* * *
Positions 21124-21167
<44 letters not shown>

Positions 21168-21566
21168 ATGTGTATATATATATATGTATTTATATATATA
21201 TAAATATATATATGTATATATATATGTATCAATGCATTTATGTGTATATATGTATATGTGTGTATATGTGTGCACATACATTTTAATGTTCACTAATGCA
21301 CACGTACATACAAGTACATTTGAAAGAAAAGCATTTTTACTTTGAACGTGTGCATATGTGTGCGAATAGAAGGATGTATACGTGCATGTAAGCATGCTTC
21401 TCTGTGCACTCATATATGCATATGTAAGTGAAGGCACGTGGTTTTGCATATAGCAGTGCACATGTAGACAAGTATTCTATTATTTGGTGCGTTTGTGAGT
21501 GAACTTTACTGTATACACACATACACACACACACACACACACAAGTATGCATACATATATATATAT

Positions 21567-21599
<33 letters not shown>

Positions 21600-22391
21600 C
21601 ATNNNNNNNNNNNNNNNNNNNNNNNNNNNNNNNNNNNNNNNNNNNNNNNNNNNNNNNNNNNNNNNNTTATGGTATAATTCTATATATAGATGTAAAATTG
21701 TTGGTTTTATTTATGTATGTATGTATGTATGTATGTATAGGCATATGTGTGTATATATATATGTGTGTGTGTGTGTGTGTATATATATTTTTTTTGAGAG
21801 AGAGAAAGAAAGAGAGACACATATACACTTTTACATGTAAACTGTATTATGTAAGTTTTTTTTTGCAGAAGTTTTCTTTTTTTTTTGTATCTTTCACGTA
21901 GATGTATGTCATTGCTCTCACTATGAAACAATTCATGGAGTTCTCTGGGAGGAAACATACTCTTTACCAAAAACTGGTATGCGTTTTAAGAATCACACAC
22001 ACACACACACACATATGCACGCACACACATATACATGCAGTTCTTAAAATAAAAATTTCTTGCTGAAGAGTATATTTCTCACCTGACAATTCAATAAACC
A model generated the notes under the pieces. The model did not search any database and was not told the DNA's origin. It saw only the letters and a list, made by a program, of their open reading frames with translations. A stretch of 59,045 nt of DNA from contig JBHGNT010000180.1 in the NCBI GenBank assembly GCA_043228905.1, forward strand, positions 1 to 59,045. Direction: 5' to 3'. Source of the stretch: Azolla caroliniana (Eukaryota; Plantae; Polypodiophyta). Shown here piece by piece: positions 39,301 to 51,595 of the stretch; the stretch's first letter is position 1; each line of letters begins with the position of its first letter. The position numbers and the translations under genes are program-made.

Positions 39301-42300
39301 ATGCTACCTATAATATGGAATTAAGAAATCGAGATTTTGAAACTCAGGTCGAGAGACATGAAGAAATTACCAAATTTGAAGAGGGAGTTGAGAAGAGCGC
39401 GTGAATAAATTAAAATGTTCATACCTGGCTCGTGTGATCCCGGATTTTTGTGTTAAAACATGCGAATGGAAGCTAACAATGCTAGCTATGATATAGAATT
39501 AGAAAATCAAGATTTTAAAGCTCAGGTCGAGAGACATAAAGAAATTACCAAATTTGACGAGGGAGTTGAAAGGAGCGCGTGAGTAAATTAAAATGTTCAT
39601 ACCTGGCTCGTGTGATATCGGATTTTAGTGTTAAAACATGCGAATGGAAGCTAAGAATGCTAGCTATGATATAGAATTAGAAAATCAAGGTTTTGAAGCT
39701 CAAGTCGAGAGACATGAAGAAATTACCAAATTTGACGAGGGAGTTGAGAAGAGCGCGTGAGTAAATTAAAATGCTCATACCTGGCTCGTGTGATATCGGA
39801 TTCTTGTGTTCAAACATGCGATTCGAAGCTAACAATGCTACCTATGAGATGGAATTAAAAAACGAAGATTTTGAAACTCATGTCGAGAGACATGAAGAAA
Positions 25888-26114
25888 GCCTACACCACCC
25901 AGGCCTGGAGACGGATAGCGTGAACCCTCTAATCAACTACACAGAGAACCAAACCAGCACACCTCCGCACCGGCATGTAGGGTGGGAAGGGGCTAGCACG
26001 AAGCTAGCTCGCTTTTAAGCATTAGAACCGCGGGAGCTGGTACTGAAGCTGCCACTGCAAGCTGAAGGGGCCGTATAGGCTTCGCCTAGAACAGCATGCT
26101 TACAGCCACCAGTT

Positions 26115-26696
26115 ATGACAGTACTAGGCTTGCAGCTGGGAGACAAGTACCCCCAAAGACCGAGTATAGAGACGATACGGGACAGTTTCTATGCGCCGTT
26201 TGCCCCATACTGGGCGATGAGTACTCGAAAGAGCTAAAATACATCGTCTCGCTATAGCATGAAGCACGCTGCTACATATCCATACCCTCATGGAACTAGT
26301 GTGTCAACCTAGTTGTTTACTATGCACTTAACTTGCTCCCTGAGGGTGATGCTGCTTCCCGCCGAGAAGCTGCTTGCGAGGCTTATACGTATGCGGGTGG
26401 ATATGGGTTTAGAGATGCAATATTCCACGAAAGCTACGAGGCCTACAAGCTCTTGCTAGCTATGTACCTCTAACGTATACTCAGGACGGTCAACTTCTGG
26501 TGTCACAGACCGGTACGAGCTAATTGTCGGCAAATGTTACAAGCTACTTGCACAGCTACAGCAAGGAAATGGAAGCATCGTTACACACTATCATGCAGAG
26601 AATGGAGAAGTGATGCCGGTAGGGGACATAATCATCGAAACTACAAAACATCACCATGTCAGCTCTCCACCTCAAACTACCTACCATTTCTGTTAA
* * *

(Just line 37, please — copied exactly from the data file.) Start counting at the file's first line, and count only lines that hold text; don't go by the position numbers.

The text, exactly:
26601 AATGGAGAAGTGATGCCGGTAGGGGACATAATCATCGAAACTACAAAACATCACCATGTCAGCTCTCCACCTCAAACTACCTACCATTTCTGTTAA